Many of the same capitalist interests that initially opposed the New Deal measure eventually became reconciled to it. THE NEW YORK TIMES came out against it in 1935, but in 1960 it described Social Security as "a permanent part of the American life, not only because it works, but also BECAUSE SO LARGE A PART OF THE POPULATION HAS A PERSONAL INVESTMENT IN IT." (Our emphasis.)
Of course, both sides of today's capitalist argument also claim to speak for the working class, which they can get away with because the working class is unorganized and cannot speak for itself.
Regardless of which side capitalists and politicians take in the debate, however, the "success" of either approach is linked to future expansion of the economy and high rates of employment. Yet the economy continues to stagnate, and only recently the U.S. Bureau of Labor Statistics reported that a smaller proportion of working-age Americans are active in the labor market today than at any time since 1988. The fact that so many American workers have been dropped from the labor market entirely helps to keep the official unemployment rate low because those who give up the search for work entirely are excluded from the official jobless figures. Included or not, however, they are there, and wholly apart from what that might mean in political terms as a growing source of social breakdown and unrest, it undercuts the arguments on both sides of the debate on Social Security.
In short, even if we were to accept the argument that workers really do pay into the Social Security system, and that the fund is not simply diverted from surplus value, the systemic elimination of a large and growing portion of the working class from the economy removes them from the Social Security system.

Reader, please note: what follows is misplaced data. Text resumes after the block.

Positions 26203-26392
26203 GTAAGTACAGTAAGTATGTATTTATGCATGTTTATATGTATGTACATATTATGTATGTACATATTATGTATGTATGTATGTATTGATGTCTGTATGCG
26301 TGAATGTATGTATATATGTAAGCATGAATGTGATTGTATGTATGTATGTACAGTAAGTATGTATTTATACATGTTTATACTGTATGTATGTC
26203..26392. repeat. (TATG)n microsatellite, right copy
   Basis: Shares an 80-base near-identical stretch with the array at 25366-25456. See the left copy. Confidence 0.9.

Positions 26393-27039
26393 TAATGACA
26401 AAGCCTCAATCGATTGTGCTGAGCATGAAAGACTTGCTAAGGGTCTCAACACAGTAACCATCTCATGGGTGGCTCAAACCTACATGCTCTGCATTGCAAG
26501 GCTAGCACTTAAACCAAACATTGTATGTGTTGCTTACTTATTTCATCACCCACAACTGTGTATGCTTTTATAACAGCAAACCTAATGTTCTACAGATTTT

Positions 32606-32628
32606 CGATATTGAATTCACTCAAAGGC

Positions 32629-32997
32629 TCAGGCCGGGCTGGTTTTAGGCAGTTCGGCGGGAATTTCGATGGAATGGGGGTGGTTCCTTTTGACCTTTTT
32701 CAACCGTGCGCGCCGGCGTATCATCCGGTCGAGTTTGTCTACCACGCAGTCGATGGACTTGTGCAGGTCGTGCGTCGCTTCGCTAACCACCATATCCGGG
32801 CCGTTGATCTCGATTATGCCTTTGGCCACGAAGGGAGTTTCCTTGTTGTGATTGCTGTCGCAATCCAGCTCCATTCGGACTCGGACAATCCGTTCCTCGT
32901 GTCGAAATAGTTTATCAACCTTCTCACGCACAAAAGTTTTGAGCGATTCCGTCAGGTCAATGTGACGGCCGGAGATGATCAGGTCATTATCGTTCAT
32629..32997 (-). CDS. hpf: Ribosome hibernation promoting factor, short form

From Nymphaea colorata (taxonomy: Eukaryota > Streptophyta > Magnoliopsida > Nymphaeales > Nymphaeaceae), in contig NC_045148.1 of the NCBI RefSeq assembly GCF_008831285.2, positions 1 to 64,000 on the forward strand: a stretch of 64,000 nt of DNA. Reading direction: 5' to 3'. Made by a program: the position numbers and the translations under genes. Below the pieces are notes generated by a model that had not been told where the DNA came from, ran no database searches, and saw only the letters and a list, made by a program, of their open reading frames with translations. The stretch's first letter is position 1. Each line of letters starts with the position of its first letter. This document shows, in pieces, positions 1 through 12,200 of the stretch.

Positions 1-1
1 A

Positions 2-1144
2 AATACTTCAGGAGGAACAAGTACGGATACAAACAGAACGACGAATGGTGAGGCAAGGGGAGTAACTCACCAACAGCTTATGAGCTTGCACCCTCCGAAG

Bush's "ownership society" idea did not provoke the same response before last year's election as it has since he brought it up again in his State of the Union address in January, but it was not totally ignored during the campaign. Last September, for example, former labor secretary Robert Reich dismissed it as "hokum."
"Ownership of America is now more concentrated than since the days of the Robber Barons of the 19th century," Reich said. "The richest one percent of America owns more than the bottom 90 percent put together."
("The most current Monthly Population Estimate for the United States is 293,382,953, as of June 1, 2004," according to the U.S. Census Bureau, which, if Reich is correct, means that 2.9 million people own more wealth than the other 290 million people put together.)
The conclusion is hard to escape: if "ownership brings security and dignity and independence," as Mr. Bush said, capitalism has brought just the opposite to 99 percent of the American people.
Reich added his own bit of hokum to the mix by claiming that the solution to this disparity is to tax the rich and overhaul the education system. That won't do it, however, anymore than the New Deal reforms of the 1930s did. What will do it is a socialist reconstruction of our society in which all of America's 293 million people will own the economy and determine their own economic destiny.